IMF says Egypt’s structural reforms key for sustainable development

Egypt’s inflation, which had soared to a record high of more than 33 percent in July 2017, eased to its lowest level in almost two years in May. (AFP)
Updated 24 September 2018
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IMF says Egypt’s structural reforms key for sustainable development

  • Egypt has implemented tough reforms under a $12 billion loan program agreed in late 2016
  • Egypt’s inflation eased to its lowest level in almost two years in May
CAIRO: IMF managing director Christine Lagarde has praised Egypt’s economy saying it was showing “strong signs of recovery” under a three-year reform plan, and stressed the importance of structural reforms to achieve more sustainable development.
Egypt has implemented tough reforms under a $12 billion loan program agreed in late 2016 that involved deep cuts to energy subsidies, new taxes, and a floated currency in a bid to draw back investors who fled after its 2011 uprising.
Financial markets have been closely watching how the government keeps to the terms of the deal, which has helped Cairo receive loan installments on schedule.
In a statement after she met with Egyptian President Abdel Fattah El-Sisi in New York on Sunday, Lagarde said the IMF remained committed to supporting Egypt.
“Egypt’s economy is showing strong signs of recovery, and its economic growth is among the highest in the Middle East,” Lagarde said in the September 23 statement.
She said she agreed with El-Sisi on the importance of capitalizing on Egypt’s “macroeconomic gains to advance the authorities’ home-grown structural reforms.”
“These reforms will help achieve more sustainable, inclusive and private-sector led growth which will help create jobs for Egypt’s young population, while also ensuring adequate resources are available for social protection,” she added, according to the statement.
Egypt’s inflation, which had soared to a record high of more than 33 percent in July 2017 after the import-dependent country floated the Egyptian pound in November 2016, eased to its lowest level in almost two years in May.
Core inflation in August stood at 8.83 percent while foreign reserves reached $44.419 billion compared with $36.143 billion in the same month last year.
Egypt in June raised fuel and electricity prices as part of the reforms agreed under the IMF plan in measures that had made it harder for ordinary Egyptians to make ends meet. Another fuel price rise is scheduled next year.


Israel army accuses Hamas of firing rocket, new troops headed for Gaza

Updated 23 min 28 sec ago
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Israel army accuses Hamas of firing rocket, new troops headed for Gaza

  • Netanyahu said the incident will evoke a strong Israeli reaction
  • Palestinian rockets rarely reach an area at that distance from Gaza

MISHMERET/JERUSALEM: Israel’s military accused Hamas of carrying out a rocket strike from the Gaza Strip on Monday, and said they were sending two additional brigades to the area around the Hamas-run enclave and will carry out a limited call up of reservists..

The Israeli military said on Twitter the rocket had been fired from the Rafah area in the southern Gaza Strip. Major Mika Lifshitz, a military spokesperson, says two armor and infantry brigades were being mobilized and that there is a limited drafting of reserves underway following the attack.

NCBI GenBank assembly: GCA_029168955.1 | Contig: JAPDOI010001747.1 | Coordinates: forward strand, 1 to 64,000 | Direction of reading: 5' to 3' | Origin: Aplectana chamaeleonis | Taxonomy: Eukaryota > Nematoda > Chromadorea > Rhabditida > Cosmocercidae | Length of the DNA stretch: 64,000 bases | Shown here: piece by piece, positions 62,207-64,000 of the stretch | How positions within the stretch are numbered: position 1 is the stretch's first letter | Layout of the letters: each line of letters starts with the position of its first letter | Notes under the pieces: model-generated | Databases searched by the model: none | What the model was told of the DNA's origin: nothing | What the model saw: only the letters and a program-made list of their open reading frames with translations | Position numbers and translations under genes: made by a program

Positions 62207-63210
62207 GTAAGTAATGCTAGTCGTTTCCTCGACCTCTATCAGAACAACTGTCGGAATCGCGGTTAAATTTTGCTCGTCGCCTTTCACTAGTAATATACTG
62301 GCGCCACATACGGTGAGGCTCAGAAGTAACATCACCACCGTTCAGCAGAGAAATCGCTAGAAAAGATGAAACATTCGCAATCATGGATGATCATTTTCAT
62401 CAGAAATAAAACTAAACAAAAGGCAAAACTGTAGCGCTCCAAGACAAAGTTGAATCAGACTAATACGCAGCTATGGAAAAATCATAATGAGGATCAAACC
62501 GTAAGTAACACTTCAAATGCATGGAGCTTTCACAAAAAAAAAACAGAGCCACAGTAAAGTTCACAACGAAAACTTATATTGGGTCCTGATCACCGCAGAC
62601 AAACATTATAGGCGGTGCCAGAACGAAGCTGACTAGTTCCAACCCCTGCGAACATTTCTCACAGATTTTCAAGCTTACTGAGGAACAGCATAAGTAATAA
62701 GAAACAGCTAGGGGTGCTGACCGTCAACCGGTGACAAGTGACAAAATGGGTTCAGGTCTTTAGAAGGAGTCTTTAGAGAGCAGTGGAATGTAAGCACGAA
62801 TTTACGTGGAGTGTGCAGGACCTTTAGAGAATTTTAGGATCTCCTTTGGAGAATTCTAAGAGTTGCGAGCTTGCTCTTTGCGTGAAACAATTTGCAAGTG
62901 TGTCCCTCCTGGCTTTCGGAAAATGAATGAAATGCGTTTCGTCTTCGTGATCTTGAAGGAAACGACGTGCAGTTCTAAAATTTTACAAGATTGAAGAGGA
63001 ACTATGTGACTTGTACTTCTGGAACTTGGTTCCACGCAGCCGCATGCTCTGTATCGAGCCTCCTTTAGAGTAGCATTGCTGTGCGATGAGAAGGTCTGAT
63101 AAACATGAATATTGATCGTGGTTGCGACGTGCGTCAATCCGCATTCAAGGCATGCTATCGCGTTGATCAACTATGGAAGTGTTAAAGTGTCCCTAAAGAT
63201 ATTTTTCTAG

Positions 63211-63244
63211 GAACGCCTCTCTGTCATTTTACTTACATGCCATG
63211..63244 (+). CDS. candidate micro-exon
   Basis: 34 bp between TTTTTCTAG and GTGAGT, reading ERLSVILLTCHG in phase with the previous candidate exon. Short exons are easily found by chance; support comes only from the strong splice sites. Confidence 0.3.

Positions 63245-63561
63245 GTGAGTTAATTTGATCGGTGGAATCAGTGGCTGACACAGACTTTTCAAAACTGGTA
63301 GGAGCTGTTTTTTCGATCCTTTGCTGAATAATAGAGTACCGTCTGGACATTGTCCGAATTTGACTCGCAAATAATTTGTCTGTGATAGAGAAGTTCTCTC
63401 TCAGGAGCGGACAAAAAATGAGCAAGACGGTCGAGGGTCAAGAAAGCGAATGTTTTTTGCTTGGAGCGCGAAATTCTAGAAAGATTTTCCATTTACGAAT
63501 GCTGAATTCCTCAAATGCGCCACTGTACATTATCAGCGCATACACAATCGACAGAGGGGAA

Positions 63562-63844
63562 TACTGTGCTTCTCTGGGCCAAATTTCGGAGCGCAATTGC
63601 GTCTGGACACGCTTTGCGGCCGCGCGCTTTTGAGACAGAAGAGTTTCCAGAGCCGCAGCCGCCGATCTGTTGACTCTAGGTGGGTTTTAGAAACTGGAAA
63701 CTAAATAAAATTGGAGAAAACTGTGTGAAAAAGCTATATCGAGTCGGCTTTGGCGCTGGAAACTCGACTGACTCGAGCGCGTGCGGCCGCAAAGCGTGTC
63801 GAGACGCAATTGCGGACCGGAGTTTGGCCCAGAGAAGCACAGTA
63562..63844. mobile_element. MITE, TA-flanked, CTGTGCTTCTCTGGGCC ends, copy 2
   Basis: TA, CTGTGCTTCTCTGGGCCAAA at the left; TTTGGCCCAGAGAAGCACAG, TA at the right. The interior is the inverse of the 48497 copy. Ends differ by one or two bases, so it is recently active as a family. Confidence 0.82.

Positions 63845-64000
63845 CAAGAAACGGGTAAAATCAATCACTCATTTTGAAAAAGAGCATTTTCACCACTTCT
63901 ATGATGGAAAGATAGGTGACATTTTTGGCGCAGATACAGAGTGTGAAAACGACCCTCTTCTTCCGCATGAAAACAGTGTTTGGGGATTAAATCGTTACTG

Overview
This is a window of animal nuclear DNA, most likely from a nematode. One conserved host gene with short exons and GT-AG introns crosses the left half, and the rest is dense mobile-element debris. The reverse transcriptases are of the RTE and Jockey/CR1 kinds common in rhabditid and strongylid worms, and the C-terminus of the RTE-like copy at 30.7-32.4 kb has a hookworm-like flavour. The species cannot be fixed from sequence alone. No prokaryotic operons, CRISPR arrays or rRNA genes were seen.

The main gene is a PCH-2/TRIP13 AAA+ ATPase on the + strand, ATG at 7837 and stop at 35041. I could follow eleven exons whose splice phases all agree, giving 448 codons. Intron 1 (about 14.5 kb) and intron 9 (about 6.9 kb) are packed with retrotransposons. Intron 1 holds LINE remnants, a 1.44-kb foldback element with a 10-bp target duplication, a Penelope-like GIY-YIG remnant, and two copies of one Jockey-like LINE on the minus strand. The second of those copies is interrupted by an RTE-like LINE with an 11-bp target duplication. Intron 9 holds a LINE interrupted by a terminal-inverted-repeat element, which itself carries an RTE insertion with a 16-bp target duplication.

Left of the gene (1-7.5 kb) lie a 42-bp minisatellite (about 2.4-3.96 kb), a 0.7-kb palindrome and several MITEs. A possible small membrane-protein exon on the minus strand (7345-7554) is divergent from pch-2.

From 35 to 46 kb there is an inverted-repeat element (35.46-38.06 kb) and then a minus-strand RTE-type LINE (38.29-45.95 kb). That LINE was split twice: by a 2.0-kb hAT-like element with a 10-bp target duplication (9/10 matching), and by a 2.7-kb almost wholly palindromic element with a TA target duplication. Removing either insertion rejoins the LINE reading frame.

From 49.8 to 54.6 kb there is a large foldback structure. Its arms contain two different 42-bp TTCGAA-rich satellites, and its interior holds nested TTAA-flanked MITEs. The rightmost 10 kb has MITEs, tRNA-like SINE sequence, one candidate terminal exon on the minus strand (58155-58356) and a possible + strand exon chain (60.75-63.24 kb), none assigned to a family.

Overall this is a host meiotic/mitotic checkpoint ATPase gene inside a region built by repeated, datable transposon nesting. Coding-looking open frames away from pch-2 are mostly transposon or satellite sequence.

Israeli Prime Minister Benjamin Netanyahu also on Monday said that he is to cut short his trip to the United States after a rocket attack near Tel Aviv.

“In light of the security events I decided to cut short my visit to the US,” Netanyahu said, calling the attack a heinous crime that would draw a strong Israeli response.

He said he would meet with President Donald Trump in the coming hours and then fly back immediately.

A rocket fired from the Gaza Strip hit a house in a community north of Tel Aviv and caused it to catch fire, wounding seven Israelis, authorities and medics said.

Israel’s army said the rocket was fired from the Palestinian enclave run by Islamist movement Hamas, raising the risk of another escalation between the two sides just ahead of April 9 Israeli elections.

The house hit was located in the community of Mishmeret, police said. Medics said they were treating one Israeli with moderate wounds and four others injured lightly.

Mishmeret is more than 80 kilometers from the Gaza Strip and rocket fire from the Palestinian enclave at that distance is rare.

Monday’s incident comes after two rockets were fired from Gaza toward Tel Aviv — also rare — on March 14.

No damage or injuries were caused, but Israel responded to that and further rocket fire by hitting what it said were around 100 Hamas targets across the Gaza Strip.

Four Palestinians were reported wounded in those strikes.

Both Hamas and its ally Islamic Jihad denied they were behind the March 14 rocket fire toward Tel Aviv, raising the possibility they were launched by fringe groups.

Israel’s military said they were launched by Hamas, but later there were Israeli media reports that the army’s preliminary assessment was that they had been fired by mistake during maintenance work.

The reports were a sign that Israel was seeking to calm tensions. The military had refused to comment on the reports at the time.

Monday’s rocket comes just days ahead of the March 30 one-year anniversary of Palestinian protests and clashes along the Gaza Strip’s border with Israel.

An informal truce between Hamas and Israel had led to relative calm along the border of the blockaded strip, but recent weeks have seen another uptick in violence.